Doppler shift. After traveling a distance D in time D/c, the arrival
time of the light would be spread out by dt = (dv/c)(D/c).
However, light could travel at speed c relative to a medium -- the ether.
If it did, then the rate of a "bouncing photon clock" moving with respect
to the ether
P(par) = L/(c-v) + L/(c+v) = [2L/c]/(1-v2/c2).If the clock is moving perpendicular to its axis, the light has to move a distance L sideways and a distance vt "upstream" to keep up with the clock, where t is the one-way time. The total distance traveled is ct, which is the hypotenuse of a right triangle with sides L and vt. Thus the period is given by:
(ct)2 = L2 + (vt)2 so t = L/sqrt(c2-v2) P(perp) = 2t = [2L/c]/sqrt(1-v2/c2).Thus the ether model predicts that
dP/P = [P(par)-P(perp)]/P = 0.5*v2/c2.Brillet and Hall (1979, PRL, 42, 549) actually built a bouncing photon clock (a laser stabilized to a Fabry-Perot etalon) on a rotating table and compared its rate to an atomic clock (a laser stabilized to a methane line).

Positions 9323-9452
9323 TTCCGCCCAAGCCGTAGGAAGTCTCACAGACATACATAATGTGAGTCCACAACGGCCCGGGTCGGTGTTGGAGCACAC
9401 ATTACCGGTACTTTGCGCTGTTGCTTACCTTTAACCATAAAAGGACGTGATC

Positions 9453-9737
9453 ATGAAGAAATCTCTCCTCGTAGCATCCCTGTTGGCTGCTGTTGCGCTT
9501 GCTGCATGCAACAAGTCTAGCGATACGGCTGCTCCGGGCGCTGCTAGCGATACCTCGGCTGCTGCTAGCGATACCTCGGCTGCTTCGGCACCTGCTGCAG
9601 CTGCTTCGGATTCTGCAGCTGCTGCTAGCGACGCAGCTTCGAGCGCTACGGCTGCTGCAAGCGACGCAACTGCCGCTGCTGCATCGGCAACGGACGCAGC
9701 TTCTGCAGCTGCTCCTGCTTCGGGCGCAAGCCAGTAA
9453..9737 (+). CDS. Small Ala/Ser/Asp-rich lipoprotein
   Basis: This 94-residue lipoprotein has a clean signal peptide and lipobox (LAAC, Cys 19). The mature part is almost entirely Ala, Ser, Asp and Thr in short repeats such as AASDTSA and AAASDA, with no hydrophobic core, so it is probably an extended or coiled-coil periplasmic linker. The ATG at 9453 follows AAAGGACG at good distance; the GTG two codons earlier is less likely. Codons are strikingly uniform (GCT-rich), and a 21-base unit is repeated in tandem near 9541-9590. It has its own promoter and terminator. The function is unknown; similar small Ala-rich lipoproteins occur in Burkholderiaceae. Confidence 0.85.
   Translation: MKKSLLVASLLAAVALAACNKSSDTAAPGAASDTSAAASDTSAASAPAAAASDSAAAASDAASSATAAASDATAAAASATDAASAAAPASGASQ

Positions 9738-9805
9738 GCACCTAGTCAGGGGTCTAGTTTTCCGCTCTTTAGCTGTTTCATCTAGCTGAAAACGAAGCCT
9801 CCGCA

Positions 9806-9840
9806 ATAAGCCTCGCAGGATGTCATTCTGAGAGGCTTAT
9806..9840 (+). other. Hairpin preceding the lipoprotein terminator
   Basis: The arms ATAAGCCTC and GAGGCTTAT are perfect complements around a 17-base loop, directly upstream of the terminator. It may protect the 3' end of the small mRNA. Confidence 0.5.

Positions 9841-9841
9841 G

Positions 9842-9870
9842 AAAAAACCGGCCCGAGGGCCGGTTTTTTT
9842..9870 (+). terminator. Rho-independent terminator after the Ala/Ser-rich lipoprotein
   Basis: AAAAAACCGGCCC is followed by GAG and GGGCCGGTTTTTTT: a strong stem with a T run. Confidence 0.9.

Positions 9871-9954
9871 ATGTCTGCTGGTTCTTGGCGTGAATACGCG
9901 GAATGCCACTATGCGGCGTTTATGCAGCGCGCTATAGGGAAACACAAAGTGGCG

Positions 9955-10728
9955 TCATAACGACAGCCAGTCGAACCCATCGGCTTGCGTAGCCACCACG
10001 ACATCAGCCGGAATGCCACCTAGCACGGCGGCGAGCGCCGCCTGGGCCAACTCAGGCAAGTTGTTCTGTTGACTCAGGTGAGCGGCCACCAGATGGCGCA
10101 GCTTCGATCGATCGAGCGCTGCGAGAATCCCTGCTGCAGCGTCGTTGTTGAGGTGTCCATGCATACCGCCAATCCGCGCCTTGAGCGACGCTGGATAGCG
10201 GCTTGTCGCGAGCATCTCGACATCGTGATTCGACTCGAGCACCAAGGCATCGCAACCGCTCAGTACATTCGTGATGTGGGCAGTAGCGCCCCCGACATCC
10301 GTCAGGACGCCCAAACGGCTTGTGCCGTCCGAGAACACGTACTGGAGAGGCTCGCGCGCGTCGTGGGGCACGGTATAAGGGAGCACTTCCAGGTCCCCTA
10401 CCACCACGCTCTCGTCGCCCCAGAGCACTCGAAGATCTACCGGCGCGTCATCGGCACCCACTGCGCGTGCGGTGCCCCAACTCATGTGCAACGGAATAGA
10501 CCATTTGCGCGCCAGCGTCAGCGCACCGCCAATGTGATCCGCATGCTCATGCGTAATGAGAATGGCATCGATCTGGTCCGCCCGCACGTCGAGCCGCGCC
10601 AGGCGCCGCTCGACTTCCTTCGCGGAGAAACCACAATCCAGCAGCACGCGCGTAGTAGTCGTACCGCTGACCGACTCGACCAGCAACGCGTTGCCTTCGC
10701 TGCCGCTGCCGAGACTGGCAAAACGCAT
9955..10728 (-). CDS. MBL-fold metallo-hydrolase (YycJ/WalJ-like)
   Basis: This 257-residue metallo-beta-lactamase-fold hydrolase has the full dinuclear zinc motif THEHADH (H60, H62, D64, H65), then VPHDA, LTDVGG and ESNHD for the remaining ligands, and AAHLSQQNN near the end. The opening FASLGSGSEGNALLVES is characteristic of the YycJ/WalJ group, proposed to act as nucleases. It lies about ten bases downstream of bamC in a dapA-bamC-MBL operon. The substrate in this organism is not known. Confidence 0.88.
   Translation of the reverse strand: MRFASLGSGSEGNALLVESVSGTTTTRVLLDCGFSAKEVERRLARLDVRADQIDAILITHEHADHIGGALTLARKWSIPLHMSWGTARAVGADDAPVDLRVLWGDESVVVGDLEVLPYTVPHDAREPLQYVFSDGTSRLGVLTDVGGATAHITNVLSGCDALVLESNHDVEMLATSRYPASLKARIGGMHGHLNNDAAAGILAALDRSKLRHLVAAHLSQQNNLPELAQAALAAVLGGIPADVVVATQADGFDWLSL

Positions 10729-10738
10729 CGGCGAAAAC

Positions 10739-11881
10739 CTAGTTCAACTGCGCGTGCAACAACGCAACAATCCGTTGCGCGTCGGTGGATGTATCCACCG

Michelson and Morley used two bouncing photon clocks at right angles to each other, but without the lasers and counters which didn't exist. This left an L-shaped interferometer. But they were able to show that dP/P was essentially zero instead of the ether model prediction.
The constancy of the speed of light allows the use of radar
(RAdio Detection And Ranging)
to measure the position and time of events not on an observer's
worldline. All that we need are a clock and the ability to emit and
detect radar pulses.
Armed with radar, we can determine the time of two events on the worldline
of an observer moving with respect to us. We can then compare the time
interval we measure to the time interval measured
by the moving observer. Consider the two observers A and B below.
v = D/t = DA(R)/tA(R) = c(k*k-1)/(k*k+1).We can solve for k giving
k = sqrt((1+v/c)/(1-v/c))which is the relativistic Doppler shift formula. But we also find that tA(R) > tB(R), so A says that B's clock is running slow. The amount of this time dilation is
(1+k*k)/(2*k) = 1/sqrt(1-v2/c2).Thus moving clocks run slow. Note that B will also find that A's clock is running more slowly than his. There is a symmetric disagreement about clock rates. I have prepared an animation that toggles back and forth from the point-of-view of observer A to the point-of-view of observer B and illustrates the symmetry.
This slow down factor is exactly the slow down calculated above in the
ether model for a bouncing photon clock moving perpendicular to its